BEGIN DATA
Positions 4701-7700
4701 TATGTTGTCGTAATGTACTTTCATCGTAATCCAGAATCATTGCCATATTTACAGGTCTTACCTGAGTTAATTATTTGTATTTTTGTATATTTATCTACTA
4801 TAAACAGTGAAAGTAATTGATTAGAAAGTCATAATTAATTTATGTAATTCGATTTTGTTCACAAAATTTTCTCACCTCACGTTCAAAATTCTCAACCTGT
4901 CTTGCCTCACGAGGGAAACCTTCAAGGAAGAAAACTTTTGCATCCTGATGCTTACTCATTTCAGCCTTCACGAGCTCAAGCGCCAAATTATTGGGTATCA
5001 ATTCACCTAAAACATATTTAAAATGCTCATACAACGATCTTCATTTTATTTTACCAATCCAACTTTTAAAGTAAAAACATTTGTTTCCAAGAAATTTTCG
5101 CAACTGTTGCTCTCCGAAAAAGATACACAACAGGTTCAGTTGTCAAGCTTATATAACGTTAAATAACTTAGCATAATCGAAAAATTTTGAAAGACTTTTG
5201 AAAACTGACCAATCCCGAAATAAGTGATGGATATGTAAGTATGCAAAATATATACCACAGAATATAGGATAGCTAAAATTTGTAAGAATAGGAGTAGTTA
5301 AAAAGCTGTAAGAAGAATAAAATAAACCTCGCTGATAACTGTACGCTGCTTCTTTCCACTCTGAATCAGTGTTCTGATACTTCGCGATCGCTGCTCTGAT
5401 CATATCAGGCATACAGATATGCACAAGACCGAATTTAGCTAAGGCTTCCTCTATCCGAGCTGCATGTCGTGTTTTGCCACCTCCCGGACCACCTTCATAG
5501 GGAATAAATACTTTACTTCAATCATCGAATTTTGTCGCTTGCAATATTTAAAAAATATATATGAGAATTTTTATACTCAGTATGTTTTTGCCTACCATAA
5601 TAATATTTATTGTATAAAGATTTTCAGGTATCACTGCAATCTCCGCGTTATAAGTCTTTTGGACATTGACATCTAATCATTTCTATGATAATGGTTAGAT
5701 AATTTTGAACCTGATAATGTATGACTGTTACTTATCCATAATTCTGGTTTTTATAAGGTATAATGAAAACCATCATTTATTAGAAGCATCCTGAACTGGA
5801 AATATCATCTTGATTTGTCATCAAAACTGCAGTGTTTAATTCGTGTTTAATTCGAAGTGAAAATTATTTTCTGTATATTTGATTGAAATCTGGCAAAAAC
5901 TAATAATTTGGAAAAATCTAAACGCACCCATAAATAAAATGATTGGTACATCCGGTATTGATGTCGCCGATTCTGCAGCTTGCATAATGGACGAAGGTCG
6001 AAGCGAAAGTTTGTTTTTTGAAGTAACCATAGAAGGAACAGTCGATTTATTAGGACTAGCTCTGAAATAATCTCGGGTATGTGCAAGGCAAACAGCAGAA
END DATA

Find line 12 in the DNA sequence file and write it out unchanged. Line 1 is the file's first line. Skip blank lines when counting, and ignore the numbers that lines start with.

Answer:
5701 AATTTTGAACCTGATAATGTATGACTGTTACTTATCCATAATTCTGGTTTTTATAAGGTATAATGAAAACCATCATTTATTAGAAGCATCCTGAACTGGA